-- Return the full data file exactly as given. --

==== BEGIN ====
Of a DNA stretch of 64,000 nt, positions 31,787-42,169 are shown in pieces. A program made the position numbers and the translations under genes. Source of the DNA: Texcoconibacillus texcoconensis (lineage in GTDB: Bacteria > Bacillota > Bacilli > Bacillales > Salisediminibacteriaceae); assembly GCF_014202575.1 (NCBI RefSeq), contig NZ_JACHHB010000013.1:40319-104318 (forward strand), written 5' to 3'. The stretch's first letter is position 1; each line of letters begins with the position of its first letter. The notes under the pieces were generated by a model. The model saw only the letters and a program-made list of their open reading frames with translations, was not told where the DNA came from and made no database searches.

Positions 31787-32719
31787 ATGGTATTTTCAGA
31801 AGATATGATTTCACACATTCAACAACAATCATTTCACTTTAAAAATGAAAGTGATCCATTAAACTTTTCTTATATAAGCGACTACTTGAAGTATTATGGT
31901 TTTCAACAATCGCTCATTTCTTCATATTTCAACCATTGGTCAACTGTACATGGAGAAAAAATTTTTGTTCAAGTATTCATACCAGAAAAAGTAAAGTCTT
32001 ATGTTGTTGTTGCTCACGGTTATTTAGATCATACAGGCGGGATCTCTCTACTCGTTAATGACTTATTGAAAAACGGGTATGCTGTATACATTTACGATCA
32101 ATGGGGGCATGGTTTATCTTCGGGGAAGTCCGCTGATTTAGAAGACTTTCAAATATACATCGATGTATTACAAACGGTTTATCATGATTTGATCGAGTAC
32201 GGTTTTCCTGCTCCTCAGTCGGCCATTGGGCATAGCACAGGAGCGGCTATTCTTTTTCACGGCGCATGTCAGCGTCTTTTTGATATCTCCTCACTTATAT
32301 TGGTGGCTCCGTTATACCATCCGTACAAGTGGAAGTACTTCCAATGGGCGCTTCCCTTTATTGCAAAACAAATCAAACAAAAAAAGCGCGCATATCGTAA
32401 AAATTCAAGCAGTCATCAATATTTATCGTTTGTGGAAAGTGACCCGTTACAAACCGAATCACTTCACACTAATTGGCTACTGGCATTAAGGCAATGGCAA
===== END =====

Of a DNA stretch of 64,000 nt, positions 31,787-42,169 are shown in pieces. A program made the position numbers and the translations under genes. Source of the DNA: Texcoconibacillus texcoconensis (lineage in GTDB: Bacteria > Bacillota > Bacilli > Bacillales > Salisediminibacteriaceae); assembly GCF_014202575.1 (NCBI RefSeq), contig NZ_JACHHB010000013.1:40319-104318 (forward strand), written 5' to 3'. The stretch's first letter is position 1; each line of letters begins with the position of its first letter. The notes under the pieces were generated by a model. The model saw only the letters and a program-made list of their open reading frames with translations, was not told where the DNA came from and made no database searches.

Positions 31787-32719
31787 ATGGTATTTTCAGA
31801 AGATATGATTTCACACATTCAACAACAATCATTTCACTTTAAAAATGAAAGTGATCCATTAAACTTTTCTTATATAAGCGACTACTTGAAGTATTATGGT
31901 TTTCAACAATCGCTCATTTCTTCATATTTCAACCATTGGTCAACTGTACATGGAGAAAAAATTTTTGTTCAAGTATTCATACCAGAAAAAGTAAAGTCTT
32001 ATGTTGTTGTTGCTCACGGTTATTTAGATCATACAGGCGGGATCTCTCTACTCGTTAATGACTTATTGAAAAACGGGTATGCTGTATACATTTACGATCA
32101 ATGGGGGCATGGTTTATCTTCGGGGAAGTCCGCTGATTTAGAAGACTTTCAAATATACATCGATGTATTACAAACGGTTTATCATGATTTGATCGAGTAC
32201 GGTTTTCCTGCTCCTCAGTCGGCCATTGGGCATAGCACAGGAGCGGCTATTCTTTTTCACGGCGCATGTCAGCGTCTTTTTGATATCTCCTCACTTATAT
32301 TGGTGGCTCCGTTATACCATCCGTACAAGTGGAAGTACTTCCAATGGGCGCTTCCCTTTATTGCAAAACAAATCAAACAAAAAAAGCGCGCATATCGTAA
32401 AAATTCAAGCAGTCATCAATATTTATCGTTTGTGGAAAGTGACCCGTTACAAACCGAATCACTTCACACTAATTGGCTACTGGCATTAAGGCAATGGCAA